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Bentley Lets Consumers Build Custom Cars

The luxury brand’s Visionary Experience blends art, technology, and psychology to generate a one-of-a-kind car customization journey.

Bentley's Mulsanne was parked in the middle of the pop-up. The flagship car is named after the Mulsanne Straight, which is the fastest stretch of the prestigious 24 Hours of Le Mans race.

Photo: John Walder Photography

Bentley claimed a prime parking spot recently, setting up a pop-up space in New York’s meatpacking district as part of a marketing activation aimed at current and new customers. The luxury car company’s Visionary Experience, which took place from May 14 to 24 in Manhattan, allowed drivers to customize their future vehicles through a unique commissioning process.

“Bentley Studio elevates commissioning to a new level through a distinctive blend of art and technology. The Bentley Studio is designed to provoke inspiring design through a process that draws on customer’s passions and, with the support of Bentley designers, turn their inspiration into a reality,” said Lisa Churchill, corporate events manager for Bentley Motors.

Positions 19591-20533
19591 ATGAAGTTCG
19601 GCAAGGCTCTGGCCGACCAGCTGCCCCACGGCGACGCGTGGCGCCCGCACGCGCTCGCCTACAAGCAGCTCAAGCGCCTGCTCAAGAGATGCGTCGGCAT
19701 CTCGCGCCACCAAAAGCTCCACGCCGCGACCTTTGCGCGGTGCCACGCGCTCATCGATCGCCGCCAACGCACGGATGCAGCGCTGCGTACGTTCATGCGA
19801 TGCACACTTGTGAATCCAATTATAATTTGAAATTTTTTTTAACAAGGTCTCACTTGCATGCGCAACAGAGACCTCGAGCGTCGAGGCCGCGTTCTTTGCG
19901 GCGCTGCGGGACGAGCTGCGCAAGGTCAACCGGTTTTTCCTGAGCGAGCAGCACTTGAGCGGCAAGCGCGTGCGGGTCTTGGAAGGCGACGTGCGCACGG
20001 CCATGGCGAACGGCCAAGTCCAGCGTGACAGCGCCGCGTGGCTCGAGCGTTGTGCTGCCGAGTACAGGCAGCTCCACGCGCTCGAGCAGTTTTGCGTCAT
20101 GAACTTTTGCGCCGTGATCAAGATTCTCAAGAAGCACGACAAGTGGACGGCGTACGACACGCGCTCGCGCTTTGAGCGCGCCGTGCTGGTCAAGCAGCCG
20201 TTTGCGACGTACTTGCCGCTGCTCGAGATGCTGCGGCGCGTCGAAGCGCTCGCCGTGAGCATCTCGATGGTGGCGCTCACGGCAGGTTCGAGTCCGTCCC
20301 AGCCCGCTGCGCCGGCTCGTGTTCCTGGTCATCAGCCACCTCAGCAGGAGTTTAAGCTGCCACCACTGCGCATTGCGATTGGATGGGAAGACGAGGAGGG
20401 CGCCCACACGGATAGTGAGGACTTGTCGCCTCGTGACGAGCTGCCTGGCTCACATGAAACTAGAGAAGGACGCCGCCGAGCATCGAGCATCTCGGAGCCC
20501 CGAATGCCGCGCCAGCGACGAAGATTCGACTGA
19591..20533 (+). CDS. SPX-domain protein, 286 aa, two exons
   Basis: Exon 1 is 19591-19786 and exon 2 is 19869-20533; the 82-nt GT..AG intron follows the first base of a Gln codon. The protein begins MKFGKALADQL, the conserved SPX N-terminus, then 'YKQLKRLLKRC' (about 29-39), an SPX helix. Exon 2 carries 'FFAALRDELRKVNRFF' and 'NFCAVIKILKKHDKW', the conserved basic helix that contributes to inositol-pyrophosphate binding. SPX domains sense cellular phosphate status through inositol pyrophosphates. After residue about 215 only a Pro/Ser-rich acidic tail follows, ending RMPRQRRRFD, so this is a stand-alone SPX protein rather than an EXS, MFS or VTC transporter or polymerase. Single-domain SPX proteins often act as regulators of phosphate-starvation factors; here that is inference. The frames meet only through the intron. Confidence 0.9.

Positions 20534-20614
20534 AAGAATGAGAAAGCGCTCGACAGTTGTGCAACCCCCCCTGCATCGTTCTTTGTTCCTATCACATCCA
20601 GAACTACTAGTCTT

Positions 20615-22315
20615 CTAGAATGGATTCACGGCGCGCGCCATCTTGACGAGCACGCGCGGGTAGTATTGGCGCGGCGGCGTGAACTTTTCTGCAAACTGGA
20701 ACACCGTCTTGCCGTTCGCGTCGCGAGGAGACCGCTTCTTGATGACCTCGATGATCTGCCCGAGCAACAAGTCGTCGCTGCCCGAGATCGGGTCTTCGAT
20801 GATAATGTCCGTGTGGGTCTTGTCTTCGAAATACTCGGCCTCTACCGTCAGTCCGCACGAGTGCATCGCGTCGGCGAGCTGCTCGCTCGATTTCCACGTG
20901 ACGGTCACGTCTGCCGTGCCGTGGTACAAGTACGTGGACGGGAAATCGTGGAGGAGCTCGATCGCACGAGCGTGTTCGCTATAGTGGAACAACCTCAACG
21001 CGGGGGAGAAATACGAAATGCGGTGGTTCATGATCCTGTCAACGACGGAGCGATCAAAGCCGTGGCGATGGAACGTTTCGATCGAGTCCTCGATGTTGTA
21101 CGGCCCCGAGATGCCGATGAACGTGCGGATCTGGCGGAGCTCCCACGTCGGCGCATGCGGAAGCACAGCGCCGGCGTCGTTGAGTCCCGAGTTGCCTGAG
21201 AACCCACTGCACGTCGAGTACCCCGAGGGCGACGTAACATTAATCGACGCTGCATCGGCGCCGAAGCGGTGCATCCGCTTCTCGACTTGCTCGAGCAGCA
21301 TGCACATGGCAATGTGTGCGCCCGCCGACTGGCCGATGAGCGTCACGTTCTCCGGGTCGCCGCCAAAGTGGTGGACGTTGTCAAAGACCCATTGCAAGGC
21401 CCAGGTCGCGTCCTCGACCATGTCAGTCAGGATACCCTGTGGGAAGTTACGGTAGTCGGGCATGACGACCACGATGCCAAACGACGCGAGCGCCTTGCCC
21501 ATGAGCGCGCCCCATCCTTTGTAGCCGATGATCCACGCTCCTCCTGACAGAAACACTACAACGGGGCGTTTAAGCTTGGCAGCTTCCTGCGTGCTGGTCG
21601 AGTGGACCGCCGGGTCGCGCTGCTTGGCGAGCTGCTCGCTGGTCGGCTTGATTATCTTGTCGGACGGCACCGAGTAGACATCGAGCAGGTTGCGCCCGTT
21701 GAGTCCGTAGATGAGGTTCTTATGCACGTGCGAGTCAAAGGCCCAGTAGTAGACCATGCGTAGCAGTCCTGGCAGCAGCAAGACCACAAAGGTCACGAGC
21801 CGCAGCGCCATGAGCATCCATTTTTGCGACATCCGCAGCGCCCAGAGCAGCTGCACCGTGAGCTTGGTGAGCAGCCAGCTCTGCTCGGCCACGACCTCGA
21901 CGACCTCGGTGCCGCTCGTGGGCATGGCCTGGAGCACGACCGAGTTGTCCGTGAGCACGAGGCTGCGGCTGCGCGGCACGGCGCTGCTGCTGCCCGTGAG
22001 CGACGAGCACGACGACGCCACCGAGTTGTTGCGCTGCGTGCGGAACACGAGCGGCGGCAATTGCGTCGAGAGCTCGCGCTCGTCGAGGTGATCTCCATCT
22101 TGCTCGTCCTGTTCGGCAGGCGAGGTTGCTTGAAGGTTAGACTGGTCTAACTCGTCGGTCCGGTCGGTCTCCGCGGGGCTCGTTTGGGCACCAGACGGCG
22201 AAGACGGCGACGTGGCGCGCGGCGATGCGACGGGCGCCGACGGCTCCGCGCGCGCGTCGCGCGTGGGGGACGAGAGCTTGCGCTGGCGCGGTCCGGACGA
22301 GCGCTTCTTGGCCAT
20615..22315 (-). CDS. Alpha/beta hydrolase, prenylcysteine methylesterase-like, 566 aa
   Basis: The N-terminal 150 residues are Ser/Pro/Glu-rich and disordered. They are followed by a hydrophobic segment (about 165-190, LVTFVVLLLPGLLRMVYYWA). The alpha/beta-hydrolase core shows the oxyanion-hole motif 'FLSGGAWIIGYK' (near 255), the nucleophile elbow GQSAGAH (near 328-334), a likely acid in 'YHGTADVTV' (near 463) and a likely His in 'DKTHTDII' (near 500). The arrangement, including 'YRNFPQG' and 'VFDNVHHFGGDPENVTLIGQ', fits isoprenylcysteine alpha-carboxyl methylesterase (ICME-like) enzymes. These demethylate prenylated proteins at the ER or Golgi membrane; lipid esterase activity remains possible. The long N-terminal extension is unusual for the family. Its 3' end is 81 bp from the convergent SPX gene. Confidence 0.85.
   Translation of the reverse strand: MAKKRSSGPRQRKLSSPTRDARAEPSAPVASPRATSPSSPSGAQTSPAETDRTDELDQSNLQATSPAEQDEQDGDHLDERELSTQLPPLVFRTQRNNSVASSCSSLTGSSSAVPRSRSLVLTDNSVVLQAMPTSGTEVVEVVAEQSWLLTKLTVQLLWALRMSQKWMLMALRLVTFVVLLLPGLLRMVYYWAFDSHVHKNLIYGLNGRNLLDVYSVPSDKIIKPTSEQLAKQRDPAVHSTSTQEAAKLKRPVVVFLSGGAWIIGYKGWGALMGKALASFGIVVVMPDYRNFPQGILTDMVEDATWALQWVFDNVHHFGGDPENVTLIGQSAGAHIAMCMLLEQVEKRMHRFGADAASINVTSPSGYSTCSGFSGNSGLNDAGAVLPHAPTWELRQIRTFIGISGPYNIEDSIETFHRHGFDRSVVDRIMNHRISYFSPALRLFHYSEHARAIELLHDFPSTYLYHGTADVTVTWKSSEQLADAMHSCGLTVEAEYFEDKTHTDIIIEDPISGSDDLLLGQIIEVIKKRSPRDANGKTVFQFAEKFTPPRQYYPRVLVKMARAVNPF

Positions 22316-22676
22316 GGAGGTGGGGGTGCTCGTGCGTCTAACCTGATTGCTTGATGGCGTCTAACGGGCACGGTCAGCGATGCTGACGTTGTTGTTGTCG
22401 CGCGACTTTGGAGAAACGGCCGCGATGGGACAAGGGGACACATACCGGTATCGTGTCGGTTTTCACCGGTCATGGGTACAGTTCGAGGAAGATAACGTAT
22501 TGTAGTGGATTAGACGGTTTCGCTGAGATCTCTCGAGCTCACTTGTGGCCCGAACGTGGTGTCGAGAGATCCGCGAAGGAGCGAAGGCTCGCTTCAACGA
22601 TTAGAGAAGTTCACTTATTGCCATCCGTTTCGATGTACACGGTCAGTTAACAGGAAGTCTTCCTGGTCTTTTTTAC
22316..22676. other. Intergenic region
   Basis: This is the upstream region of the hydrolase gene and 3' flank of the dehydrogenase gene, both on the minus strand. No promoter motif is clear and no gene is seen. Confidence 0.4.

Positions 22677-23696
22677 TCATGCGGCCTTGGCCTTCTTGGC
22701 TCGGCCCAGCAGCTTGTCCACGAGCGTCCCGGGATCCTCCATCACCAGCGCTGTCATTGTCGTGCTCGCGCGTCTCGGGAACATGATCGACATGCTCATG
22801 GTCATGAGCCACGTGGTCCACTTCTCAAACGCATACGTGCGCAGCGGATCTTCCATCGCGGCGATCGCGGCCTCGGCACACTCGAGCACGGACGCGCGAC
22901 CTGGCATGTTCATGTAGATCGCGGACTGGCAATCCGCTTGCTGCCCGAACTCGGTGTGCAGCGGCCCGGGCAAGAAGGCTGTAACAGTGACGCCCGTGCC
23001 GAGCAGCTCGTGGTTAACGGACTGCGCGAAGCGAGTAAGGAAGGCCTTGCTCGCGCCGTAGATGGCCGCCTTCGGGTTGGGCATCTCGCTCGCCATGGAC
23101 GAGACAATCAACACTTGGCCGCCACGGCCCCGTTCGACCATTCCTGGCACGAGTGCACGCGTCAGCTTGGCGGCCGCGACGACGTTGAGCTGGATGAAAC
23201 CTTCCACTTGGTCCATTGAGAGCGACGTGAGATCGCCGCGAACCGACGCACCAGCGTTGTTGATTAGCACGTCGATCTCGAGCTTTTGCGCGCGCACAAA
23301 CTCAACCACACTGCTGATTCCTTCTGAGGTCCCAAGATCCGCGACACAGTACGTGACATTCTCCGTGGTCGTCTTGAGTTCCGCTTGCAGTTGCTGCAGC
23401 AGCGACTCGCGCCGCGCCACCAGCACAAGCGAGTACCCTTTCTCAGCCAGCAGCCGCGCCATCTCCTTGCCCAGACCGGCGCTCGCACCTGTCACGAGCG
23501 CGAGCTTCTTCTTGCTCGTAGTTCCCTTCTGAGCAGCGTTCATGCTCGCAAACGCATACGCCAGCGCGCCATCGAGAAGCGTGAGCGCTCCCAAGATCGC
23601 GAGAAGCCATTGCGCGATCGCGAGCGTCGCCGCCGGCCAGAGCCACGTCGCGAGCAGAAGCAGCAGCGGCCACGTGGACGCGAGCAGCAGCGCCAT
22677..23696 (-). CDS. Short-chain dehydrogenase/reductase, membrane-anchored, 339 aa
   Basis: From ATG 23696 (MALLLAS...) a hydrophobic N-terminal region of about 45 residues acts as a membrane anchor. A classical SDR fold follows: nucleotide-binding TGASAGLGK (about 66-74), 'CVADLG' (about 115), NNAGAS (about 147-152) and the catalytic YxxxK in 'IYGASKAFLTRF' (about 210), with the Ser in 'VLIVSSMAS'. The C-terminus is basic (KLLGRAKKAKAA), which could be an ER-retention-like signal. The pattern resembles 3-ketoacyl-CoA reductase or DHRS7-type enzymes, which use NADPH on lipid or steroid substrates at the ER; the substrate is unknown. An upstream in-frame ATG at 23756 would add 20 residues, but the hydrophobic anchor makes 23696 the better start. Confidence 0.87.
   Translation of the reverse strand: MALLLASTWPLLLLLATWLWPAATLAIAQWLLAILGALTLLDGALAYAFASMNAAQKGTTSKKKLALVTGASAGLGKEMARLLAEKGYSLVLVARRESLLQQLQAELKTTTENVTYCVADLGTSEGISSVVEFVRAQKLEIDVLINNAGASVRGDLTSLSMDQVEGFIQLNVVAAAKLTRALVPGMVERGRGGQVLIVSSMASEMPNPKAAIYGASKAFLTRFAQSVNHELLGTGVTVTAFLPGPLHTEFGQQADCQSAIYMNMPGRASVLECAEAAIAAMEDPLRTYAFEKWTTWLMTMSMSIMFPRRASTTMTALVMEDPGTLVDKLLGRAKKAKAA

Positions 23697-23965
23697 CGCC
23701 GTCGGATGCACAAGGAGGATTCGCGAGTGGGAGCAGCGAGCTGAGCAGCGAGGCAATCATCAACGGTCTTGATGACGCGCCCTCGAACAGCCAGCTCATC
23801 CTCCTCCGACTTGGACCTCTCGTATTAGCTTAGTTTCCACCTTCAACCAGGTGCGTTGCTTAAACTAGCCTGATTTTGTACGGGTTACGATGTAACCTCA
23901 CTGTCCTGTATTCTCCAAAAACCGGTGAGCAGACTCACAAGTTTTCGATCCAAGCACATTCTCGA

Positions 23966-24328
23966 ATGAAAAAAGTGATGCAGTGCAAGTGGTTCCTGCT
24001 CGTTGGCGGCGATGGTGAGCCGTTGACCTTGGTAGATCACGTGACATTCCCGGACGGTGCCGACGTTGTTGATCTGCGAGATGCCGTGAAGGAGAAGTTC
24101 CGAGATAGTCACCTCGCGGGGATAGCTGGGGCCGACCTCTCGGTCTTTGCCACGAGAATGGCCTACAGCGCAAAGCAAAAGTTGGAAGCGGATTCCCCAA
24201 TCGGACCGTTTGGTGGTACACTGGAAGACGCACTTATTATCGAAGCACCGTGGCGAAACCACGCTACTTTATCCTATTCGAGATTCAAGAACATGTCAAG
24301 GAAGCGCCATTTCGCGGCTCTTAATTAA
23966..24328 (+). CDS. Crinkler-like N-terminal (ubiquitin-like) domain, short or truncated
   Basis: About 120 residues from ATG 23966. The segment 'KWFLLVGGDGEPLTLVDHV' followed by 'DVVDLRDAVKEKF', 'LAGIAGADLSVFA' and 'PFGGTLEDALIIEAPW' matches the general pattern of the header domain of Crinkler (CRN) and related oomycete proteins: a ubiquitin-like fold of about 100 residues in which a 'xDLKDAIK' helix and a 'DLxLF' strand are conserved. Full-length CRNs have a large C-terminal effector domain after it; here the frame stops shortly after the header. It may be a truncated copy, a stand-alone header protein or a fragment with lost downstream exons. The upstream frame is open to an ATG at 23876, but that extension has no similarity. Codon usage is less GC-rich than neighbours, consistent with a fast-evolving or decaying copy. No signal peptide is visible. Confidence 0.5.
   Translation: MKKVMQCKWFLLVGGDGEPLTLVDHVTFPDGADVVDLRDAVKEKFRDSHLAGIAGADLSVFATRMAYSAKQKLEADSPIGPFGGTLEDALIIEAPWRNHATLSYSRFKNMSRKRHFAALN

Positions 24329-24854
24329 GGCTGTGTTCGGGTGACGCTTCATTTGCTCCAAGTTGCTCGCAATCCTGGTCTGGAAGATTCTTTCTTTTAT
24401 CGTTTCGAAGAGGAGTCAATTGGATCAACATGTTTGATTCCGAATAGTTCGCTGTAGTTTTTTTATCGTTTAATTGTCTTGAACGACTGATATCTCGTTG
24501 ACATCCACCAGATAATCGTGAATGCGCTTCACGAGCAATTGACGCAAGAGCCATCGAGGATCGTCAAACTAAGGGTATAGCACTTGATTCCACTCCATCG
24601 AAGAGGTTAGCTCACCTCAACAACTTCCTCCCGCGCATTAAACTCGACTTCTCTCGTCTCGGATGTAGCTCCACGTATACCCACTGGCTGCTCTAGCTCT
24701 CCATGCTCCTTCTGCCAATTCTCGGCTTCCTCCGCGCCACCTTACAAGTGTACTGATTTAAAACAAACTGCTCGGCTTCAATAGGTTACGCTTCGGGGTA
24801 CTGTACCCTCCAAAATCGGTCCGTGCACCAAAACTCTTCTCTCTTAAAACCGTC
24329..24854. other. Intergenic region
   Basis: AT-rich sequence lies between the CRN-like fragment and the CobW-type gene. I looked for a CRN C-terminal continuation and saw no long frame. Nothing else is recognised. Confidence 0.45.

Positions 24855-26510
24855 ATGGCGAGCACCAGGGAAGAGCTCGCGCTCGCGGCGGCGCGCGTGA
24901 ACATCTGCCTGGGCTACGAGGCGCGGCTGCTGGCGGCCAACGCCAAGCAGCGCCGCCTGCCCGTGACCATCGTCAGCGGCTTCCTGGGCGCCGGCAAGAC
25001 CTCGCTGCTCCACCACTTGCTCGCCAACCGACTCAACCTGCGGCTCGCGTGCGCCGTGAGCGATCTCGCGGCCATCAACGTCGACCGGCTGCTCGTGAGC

First, guests were presented with a set of images at “mood stations” and asked to select the one that inspired them the most. Each of the 200 photographs—from scenic vistas to sporting activities—was assigned attributes (adrenaline versus serenity and performance versus comfort), along with one of 60 Bentley paint colors. As the guest selected images, a pattern emerged revealing the model and color preferences for their customized Bentley. The information was loaded onto individual R.F.I.D.-enabled key cards.

Guests were then able to view their collection on a large projection screen, with photos plotted on a matrix according to the embedded traits. The interactive experience allowed Bentley to tap into the customer's subconscious to offer a truly customized car with 1.3 billion possible combinations.

With their bespoke color palette in hand, customers consulted with designers to create a dealership configuration, complete with paint, interior, and veneer selections.

“Guests who visited the Bentley Studio often engaged in deep conversations with Bentley designers and ended up designing more personalized vehicles than they ever thought possible,” Churchill said.

The Bentley Studio pop-up, which echoed the look of the company’s factory in Crewe, England, with industrial decor and sleek furnishings, will be making stops in Los Angeles, Pebble Beach, California, Miami, and Aspen, Colorado, and is open to the public.

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